Today's kids are no strangers to financial woes. If they were born during the past 10 years, they've likely witnessed or felt the effects of the 2007-09 financial crises in their households. They’ve felt the stress of their families struggling to pay the bills, the loss of homes or jobs, higher prices and less expendable money.
Surprisingly, it's not just U.S. kids who have concerns about family finances. According to a recent Children’s World Study conducted by the University of York, U.K., and reported on by the Huffington Post, “the majority of youngsters share the same stress and concerns as their parents and the politicians of their countries.”
The study included 20,000 eight-year-old children from 16 countries. The children were asked for their feelings about their families, home and school lives, personal well being and happiness, and material possessions and money. While most of the children in the participating countries reported being happy with their lives, close to 33% stated they were worried about how much money their families had.
The survey concluded that while kids are concerned they do have hope for the future:
- 46% said things will be tough for a while but will get better eventually
- 26% said things will get worse
- 23% said they have no clue because it's all so confusing
- 5% said things will get better quickly
The survey also revealed that kids are willing to do their part to help. Allowing your kids to pitch in will help them better understand that your family can work together as a team to minimize financial stress. Check out our sidebar article for ideas.
Discussing money issues with children is difficult for parents all around the world. But it’s a very important discussion. Your children need to know they can come to you with their questions and concerns regarding how your family’s financial issues might affect them both short and long term. Keep your discussion age-appropriate, be honest, and answer their questions to the best of your ability.
Below are 20 ways kids can help their families save money:
1. Turn off the lights when they are not being used.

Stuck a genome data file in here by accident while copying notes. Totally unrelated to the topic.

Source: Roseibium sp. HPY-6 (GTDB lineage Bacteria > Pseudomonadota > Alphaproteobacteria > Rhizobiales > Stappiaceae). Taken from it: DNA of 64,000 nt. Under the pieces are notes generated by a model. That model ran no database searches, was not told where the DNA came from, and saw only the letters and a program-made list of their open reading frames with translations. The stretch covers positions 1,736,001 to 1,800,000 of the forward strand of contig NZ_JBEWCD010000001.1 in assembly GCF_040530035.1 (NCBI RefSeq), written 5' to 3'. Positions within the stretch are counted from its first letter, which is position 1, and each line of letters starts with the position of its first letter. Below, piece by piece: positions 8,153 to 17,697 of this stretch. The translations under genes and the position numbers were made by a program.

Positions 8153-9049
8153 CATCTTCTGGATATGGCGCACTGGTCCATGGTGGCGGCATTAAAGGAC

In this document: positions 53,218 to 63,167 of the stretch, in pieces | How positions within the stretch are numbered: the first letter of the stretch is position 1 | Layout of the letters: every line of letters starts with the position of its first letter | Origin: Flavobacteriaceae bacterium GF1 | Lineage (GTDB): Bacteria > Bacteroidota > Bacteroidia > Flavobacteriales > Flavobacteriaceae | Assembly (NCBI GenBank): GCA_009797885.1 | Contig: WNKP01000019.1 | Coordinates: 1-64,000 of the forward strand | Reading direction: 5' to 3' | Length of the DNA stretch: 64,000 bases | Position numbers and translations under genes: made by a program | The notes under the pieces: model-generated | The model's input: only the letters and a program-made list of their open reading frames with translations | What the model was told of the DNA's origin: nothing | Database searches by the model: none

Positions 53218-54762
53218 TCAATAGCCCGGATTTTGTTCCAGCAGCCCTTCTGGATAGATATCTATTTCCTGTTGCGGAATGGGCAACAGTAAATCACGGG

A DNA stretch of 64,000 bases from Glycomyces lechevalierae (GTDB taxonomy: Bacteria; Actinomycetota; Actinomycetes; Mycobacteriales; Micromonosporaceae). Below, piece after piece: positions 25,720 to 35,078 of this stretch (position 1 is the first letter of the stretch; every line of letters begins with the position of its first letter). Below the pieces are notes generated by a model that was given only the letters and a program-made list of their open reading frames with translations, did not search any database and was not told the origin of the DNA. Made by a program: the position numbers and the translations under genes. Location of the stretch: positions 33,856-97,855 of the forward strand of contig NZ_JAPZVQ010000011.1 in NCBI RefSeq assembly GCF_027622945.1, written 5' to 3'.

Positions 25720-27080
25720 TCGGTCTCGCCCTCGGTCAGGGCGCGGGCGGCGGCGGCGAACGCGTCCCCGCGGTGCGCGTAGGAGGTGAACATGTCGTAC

2. Unplug their cell phone chargers when they are not in use.
3. Take shorter showers and turn off the water when they are brushing their teeth.
4. Help more with household chores so their parents don’t have to pay for services (i.e. lawn care, house cleaning, child care)
5. Pack their school lunches and skip the school lunch program.
6. Help plan a fun “stay-cation” for their family
7. Shop for clothing with their parents at thrift stores.
8. Help organize a family yard sale.
9. Clip grocery coupons from the paper or search for coupons online (older children).
10. Wash the dishes by hand vs. using the dishwasher.
11. Make gifts and cards for holidays and birthdays.
12. Get movies from the local library vs. Netflix or Redbox.
13. Agree to a lower (or no) allowance.
14. Reuse and repurpose things they already have.
15. Drink more water vs. sodas and juices.
16. Recycle for cash.
17. Wash and vacuum the family car.
18. Start and maintain a family garden.
19. Turn off the WiFi on cell phones and computers when not in use.
20. Create an “at home” dinner date for their parents (and then give them some privacy).
FamilyMint has helped thousands of parents raise money-smart kids by teaching children about financial goal setting, and forming the types of financial habits and behaviors that will lead to financial success. We are dedicated to helping parents improve financial literacy through our fun, educational, intuitive, and award-winning online money management application.